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Last Updated on June 19, 2019, by eNotes Editorial. Word Count: 442

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Andersonville by Mackinlay Kantor tells the story of the notorious Andersonville prisoner-of-war camp built in Georgia in 1863 to house the Confederacy's prisoners during the American Civil War. This camp was overcrowded and full of disease, and some of the most important quotes in the book relate to the camp's poor conditions and the drastic measures prisoners took to survive.

From the beginning, the author makes a point of describing the Georgian climate as harsh—perhaps a poorly chosen place to build a prisoner-of-war camp.

Often in early December the north wind beats thinly, steadily across the hillocks of Georgia; it comes like a sickle cutting unseen but felt, and the edge is rawly mean.

When the prison is finally built for the "damn Yankees," Howell Cobb tries to think of a synonym to describe it.

Had he not a synonym for the cartouche of verbiage? What did you call a prisoner except a prisoner? What did you call a prison except a prison? Might you term Andersonville anything other than Andersonville? Call it mire, muck, sink, morass, dump, dung, cesspool, chamber pot, hog-wallow, cow-pie? Somewhere there must be proper synonyms.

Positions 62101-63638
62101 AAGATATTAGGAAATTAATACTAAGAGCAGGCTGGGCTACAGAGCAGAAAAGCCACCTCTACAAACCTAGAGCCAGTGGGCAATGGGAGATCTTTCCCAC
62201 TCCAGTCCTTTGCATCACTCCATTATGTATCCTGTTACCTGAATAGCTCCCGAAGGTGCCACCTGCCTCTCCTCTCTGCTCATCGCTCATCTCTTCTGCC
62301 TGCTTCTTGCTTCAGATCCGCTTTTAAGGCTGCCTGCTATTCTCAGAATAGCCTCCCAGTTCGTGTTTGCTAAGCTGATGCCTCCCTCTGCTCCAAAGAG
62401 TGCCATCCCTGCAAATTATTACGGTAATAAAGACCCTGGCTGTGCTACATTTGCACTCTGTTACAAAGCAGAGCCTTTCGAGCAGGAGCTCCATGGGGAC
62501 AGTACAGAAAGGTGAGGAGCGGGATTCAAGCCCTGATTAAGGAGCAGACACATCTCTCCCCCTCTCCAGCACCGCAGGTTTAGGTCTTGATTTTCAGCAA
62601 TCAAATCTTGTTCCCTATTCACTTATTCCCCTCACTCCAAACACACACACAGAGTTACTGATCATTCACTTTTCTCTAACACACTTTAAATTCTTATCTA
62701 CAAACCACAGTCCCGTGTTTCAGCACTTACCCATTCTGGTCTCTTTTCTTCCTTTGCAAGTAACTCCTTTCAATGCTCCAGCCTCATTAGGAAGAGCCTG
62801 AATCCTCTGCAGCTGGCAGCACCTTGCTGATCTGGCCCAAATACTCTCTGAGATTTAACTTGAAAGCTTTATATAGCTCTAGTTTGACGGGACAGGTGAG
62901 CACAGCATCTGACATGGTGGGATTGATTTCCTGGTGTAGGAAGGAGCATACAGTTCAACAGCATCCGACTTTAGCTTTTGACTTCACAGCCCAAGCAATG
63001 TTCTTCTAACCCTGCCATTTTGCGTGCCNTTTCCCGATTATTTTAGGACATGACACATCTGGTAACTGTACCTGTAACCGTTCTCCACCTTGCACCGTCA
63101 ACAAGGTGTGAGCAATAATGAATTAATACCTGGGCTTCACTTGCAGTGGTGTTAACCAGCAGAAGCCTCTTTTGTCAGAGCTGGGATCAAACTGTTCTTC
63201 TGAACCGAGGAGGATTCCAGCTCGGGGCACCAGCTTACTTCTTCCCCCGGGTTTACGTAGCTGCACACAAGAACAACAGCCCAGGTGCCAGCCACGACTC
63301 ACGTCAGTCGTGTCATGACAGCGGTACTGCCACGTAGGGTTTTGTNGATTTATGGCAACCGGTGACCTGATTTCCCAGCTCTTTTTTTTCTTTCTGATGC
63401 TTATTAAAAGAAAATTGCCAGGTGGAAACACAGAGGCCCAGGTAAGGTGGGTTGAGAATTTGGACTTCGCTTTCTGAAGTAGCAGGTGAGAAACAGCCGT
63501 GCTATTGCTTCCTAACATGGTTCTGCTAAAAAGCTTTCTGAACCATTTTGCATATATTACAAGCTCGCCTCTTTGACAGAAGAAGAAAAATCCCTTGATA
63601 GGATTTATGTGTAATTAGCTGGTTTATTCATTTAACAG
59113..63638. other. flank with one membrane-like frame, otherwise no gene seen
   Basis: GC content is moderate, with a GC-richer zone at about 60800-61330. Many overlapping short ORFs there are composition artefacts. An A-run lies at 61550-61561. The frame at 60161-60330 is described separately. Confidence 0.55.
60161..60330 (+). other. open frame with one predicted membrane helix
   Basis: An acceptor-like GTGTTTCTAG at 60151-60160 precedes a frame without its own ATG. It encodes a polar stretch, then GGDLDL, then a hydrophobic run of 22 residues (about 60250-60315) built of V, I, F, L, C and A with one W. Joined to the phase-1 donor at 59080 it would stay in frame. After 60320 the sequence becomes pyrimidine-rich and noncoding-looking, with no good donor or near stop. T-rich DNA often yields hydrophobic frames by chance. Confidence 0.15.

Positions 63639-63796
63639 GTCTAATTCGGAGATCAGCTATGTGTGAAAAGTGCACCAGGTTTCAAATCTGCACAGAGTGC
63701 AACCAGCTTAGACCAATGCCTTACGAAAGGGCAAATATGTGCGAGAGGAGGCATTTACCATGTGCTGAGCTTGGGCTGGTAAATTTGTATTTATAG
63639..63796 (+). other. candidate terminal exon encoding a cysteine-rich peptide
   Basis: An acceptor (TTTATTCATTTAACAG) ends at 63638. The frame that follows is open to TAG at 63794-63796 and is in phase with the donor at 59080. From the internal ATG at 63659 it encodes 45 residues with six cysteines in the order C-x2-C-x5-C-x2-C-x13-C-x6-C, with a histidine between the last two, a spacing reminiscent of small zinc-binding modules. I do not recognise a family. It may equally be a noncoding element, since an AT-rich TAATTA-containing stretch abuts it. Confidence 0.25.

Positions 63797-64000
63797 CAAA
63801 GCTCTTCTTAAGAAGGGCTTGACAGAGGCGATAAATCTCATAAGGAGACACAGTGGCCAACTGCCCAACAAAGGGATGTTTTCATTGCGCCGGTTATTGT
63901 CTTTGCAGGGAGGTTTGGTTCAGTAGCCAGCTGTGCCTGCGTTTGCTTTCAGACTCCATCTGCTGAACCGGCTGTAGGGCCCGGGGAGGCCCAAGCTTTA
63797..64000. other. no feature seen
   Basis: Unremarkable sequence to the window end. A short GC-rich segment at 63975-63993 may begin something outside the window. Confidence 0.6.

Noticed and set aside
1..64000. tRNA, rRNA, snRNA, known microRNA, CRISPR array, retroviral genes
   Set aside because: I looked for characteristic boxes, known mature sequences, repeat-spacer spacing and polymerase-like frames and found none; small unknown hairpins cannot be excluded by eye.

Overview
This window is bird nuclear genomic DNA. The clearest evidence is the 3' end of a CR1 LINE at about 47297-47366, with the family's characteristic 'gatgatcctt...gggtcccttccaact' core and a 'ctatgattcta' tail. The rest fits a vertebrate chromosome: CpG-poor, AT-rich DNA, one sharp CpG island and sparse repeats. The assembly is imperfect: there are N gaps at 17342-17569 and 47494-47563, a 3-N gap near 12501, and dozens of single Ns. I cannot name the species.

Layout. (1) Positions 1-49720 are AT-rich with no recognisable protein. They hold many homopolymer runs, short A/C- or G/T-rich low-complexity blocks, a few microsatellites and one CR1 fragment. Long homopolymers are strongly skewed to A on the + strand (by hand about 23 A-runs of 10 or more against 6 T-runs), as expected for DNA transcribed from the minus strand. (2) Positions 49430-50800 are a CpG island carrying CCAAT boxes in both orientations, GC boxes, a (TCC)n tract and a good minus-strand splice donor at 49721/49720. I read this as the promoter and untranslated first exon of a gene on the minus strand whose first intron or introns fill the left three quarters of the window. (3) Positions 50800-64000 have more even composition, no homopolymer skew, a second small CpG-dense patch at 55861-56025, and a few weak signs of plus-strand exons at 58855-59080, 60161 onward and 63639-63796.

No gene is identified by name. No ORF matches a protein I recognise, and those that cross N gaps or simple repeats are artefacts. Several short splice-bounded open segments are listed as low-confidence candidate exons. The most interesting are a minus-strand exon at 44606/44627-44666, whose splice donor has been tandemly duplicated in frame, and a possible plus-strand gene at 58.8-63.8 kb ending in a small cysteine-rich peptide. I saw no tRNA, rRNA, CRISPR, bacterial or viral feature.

As food begins to run short, prisoners start to find all sorts of ways to feed themselves. Some prisoners eat their own feces, and others diet on raw animals and birds.

He was trying to batter the birds with his jacket, trying to swaddle them with the cloth; even as Eben looked the man swaddled one. He wadded the garment around the bird, made a ball of it, he killed the swallow by crushing the jacket-wad beneath his feet. Then he sank down on his knees and when he arose half a minute later with a grin on his hairy face there was bright blood on his chin.

Most prefer to die insane instead of having to die with their faculties still intact.

This was a rich and beautiful way in which to die. For he had no recognition of pain, stench, wail or ordure. He dwelt in an established past which was as good to his demented soul as was the cold compress to the feverish, the oven-baked to the chilled. He dwelt in that content without chronology, he needed none.

When the Union soldiers finally arrive at the camp to liberate the prisoners, they find a "gigantic mass of human misery."

He looked down and saw a crowded mass of filthy skeletons, young and old-most of them were young skeletons-with blackened hide drawn tight, hide still trying to cover the bones and not always succeeding, for some of the bones had broken through the hide, and were oozing and raw.